"Commercial" or "economic" diplomacy refers to activities conducted by senior leaders and officials to support international business activities by their country's firms. As noted by the Working Group on Market Access and Market Development:
"With many countries viewing aerospace as a key national and strategic industry, engaging in 'economic diplomacy' and supporting campaigns of Canadian industries is crucial to complement efforts of Canadian firms abroad and often sets the stage for business relations."
China and Germany
Brazil and China
Indonesia and the United States
Edward Sirait, General Affairs Director for Lion Air; Robert Morin, Transportation Vice President for Export-Import Bank; Dinesh Keskar, Senior Vice President of Asia-Pacific and India sales for Boeing; U.S. President Barack Obama; (seated) Rusdi Kirana, President of Lion Air; and Ray Conner, Senior Vice President of Boeing.
Presidents, prime ministers, ministers, and senior officials around the world help open doors for their nations' aerospace firms by highlighting those firms' strengths and successes. Canada, almost culturally, has been reticent to engage in aggressive "diplomacy" of this kind. While making sales is the job of businesses themselves, it is important to draw the attention of foreign governments and companies to the world-class aircraft and aerospace systems the Canadian industry has to offer. Companies indicate that other governments have taken notice of Canada's relatively passive approach and have sometimes interpreted it as a lack of enthusiasm for and commitment to Canadian products. In many countries, state-to-state engagement is a very important part of successful aerospace business transactions.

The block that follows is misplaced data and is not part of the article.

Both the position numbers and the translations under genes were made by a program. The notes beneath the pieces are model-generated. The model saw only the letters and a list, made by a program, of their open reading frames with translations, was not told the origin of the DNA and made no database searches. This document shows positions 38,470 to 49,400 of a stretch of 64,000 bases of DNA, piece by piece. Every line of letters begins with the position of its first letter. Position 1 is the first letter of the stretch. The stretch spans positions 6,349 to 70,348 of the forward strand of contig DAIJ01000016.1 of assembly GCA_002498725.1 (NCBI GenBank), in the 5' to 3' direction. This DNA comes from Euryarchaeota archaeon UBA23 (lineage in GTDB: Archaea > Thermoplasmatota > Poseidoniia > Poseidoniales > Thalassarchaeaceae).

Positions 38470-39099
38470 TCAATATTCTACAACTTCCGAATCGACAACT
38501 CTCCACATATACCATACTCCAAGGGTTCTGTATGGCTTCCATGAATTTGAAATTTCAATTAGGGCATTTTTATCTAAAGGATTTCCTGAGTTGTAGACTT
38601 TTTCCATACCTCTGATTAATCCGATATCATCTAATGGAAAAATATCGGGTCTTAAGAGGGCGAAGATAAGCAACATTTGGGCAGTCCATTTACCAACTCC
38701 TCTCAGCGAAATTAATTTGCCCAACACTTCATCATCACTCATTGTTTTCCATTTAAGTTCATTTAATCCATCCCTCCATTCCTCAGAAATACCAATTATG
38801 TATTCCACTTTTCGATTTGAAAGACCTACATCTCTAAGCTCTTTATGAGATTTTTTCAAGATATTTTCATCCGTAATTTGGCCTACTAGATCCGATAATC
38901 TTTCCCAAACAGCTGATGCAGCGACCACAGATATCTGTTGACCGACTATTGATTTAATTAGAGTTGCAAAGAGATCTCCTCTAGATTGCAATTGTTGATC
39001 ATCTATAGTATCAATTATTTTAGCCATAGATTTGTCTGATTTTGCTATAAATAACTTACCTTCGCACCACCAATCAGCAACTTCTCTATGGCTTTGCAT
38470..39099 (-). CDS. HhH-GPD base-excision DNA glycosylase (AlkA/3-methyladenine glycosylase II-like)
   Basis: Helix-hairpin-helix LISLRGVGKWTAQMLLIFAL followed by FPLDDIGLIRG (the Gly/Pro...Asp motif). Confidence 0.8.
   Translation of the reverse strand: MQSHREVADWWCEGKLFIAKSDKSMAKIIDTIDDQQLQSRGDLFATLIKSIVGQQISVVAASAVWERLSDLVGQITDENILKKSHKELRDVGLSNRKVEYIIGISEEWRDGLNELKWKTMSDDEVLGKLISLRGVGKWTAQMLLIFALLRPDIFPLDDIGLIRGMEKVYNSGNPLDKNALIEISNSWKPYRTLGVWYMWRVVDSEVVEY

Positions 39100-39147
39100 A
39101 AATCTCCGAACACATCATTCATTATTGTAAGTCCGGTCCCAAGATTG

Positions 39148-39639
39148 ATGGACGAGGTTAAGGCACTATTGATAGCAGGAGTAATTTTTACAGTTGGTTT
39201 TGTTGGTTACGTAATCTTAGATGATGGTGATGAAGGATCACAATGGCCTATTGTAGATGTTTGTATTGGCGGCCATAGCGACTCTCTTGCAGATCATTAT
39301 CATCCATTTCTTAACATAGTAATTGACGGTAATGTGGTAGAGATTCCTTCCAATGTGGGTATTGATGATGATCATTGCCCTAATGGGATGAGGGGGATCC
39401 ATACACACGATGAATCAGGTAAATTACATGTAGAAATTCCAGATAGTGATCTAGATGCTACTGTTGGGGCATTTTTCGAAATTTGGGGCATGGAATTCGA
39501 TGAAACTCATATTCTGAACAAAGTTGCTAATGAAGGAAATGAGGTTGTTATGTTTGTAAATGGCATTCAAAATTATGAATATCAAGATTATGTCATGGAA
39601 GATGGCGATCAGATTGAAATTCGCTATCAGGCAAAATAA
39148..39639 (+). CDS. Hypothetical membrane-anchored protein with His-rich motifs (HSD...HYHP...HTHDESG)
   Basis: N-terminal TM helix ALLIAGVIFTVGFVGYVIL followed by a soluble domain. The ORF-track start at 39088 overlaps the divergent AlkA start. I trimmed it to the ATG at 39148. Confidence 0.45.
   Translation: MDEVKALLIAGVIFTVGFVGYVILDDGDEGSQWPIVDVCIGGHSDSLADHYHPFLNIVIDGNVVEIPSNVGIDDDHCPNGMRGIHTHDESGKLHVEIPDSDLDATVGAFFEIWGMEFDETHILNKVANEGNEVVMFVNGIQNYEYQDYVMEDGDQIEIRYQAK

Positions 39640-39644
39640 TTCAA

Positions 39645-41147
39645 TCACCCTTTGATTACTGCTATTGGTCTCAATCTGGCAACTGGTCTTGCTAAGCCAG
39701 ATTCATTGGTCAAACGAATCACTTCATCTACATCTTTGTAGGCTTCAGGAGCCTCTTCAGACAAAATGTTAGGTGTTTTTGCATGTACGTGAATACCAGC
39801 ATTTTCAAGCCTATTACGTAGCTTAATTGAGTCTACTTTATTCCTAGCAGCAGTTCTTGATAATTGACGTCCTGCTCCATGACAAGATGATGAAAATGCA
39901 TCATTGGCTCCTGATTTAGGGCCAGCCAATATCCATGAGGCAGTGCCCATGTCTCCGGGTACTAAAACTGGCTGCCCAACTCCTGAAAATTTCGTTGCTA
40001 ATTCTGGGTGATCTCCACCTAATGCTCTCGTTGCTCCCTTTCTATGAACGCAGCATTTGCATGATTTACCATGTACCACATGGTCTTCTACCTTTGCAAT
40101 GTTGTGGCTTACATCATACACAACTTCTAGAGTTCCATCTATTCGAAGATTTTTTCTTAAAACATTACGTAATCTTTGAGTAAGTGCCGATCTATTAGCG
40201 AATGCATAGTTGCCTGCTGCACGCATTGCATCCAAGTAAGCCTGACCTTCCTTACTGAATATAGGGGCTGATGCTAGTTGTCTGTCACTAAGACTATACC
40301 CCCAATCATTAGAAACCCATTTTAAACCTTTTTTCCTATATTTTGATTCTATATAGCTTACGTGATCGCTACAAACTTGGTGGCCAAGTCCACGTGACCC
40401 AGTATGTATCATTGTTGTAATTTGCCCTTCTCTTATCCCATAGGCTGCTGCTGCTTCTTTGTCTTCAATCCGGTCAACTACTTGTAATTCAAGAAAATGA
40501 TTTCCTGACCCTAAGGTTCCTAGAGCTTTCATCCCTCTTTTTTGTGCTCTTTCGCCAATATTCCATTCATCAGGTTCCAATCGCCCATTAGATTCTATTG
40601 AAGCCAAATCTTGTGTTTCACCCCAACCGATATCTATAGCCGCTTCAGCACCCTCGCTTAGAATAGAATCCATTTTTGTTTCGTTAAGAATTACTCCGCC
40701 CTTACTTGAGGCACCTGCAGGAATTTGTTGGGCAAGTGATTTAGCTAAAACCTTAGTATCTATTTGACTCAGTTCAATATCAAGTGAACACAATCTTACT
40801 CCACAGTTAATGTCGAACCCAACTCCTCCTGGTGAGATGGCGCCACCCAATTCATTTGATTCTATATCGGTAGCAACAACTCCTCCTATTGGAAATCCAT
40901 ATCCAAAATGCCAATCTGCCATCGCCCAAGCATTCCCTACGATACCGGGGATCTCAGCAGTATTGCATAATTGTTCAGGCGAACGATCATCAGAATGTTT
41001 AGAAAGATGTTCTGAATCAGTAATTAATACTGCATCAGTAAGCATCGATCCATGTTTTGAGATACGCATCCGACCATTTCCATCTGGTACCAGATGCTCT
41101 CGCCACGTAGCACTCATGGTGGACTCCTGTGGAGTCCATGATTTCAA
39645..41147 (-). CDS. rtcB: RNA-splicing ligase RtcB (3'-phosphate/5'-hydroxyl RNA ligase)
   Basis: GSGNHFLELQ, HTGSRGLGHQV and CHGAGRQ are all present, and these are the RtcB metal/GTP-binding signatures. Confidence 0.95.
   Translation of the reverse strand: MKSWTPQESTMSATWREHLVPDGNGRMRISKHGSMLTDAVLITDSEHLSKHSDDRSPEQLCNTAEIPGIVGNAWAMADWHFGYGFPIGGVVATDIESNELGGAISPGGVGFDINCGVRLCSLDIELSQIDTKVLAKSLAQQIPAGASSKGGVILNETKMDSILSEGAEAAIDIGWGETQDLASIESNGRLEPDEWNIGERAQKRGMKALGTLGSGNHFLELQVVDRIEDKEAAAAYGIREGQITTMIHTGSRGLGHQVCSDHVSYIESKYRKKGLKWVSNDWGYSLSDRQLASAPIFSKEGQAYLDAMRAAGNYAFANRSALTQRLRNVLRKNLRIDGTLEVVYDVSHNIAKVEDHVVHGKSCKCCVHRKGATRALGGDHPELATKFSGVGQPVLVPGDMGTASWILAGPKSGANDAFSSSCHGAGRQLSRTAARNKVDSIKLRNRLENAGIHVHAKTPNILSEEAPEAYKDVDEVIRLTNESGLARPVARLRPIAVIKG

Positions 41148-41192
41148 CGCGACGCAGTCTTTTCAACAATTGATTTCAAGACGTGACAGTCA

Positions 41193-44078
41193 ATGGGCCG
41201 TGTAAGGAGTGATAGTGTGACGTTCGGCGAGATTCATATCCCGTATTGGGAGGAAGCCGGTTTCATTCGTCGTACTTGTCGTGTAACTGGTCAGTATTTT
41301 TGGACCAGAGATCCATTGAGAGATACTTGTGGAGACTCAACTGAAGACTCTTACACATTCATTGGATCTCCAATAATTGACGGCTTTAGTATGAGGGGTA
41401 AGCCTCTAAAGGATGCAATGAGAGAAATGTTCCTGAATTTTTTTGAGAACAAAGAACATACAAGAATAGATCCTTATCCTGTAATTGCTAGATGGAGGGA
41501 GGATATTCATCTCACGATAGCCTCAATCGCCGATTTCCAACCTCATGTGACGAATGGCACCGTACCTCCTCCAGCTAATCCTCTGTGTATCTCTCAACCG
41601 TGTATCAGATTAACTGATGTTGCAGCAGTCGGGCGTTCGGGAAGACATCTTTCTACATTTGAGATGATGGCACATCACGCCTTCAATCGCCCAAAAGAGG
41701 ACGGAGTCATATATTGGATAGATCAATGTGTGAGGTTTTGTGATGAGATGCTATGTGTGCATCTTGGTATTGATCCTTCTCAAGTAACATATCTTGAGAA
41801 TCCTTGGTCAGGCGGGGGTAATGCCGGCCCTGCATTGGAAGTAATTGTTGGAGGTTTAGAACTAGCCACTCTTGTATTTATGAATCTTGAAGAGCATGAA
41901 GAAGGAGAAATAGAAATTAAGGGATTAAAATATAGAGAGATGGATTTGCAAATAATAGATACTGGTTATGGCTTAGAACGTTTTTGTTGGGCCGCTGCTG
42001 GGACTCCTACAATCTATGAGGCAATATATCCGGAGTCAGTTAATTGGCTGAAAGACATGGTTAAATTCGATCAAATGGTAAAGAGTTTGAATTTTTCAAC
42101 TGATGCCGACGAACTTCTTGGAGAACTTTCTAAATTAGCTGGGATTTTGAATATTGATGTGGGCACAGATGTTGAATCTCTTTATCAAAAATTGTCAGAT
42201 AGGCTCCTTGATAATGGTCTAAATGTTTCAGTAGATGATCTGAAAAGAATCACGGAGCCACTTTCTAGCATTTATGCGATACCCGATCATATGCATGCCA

Such diplomacy can be carried out by representatives from the highest political echelons—through more junior ministers—to senior officialdom from the public service and Canadian Forces. Each effort will be reflective of the opportunity and audience, but Canada needs to adopt a more assertive approach.
Recommendation 10: A balanced approach to export and domestic controls
The access of Canadian companies to global markets and supply chains is shaped not just by international agreements, bilateral accords, and economic diplomacy, but also by the export and domestic control regimes. Such controls are designed to guard against the leakage of sensitive goods and technologies, and are necessary both to protect national security and to preserve Canada's unique trade relationship with the United States.
Export and domestic controls
Export controls are intended to ensure that sensitive goods and technologies are not available to countries or organizations that might use them in ways detrimental to the security of Canada or to global peace and stability. These goods and technologies are identified in an Export Control List agreed to by the members of various international export control regimes and are based largely on multilateral and bilateral non-proliferation agreements. Items on the Export Control List range from enriched uranium to optical sensors to missile systems.